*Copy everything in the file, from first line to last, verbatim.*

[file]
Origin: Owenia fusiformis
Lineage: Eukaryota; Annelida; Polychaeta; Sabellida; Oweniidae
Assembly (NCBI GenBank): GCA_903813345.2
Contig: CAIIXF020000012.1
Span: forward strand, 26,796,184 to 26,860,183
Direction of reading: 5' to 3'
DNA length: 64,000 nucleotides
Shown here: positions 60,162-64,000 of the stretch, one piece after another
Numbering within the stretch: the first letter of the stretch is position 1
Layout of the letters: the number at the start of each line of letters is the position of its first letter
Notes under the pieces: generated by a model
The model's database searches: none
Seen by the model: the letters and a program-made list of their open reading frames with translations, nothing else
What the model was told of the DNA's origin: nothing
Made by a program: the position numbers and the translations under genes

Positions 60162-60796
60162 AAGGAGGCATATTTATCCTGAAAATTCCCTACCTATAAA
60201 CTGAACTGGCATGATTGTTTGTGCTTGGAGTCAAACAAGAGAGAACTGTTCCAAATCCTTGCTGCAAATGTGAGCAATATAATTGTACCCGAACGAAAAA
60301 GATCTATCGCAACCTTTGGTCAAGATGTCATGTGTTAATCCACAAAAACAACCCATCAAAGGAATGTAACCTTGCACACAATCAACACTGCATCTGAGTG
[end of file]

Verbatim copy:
Origin: Owenia fusiformis
Lineage: Eukaryota; Annelida; Polychaeta; Sabellida; Oweniidae
Assembly (NCBI GenBank): GCA_903813345.2
Contig: CAIIXF020000012.1
Span: forward strand, 26,796,184 to 26,860,183
Direction of reading: 5' to 3'
DNA length: 64,000 nucleotides
Shown here: positions 60,162-64,000 of the stretch, one piece after another
Numbering within the stretch: the first letter of the stretch is position 1
Layout of the letters: the number at the start of each line of letters is the position of its first letter
Notes under the pieces: generated by a model
The model's database searches: none
Seen by the model: the letters and a program-made list of their open reading frames with translations, nothing else
What the model was told of the DNA's origin: nothing
Made by a program: the position numbers and the translations under genes

Positions 60162-60796
60162 AAGGAGGCATATTTATCCTGAAAATTCCCTACCTATAAA
60201 CTGAACTGGCATGATTGTTTGTGCTTGGAGTCAAACAAGAGAGAACTGTTCCAAATCCTTGCTGCAAATGTGAGCAATATAATTGTACCCGAACGAAAAA
60301 GATCTATCGCAACCTTTGGTCAAGATGTCATGTGTTAATCCACAAAAACAACCCATCAAAGGAATGTAACCTTGCACACAATCAACACTGCATCTGAGTG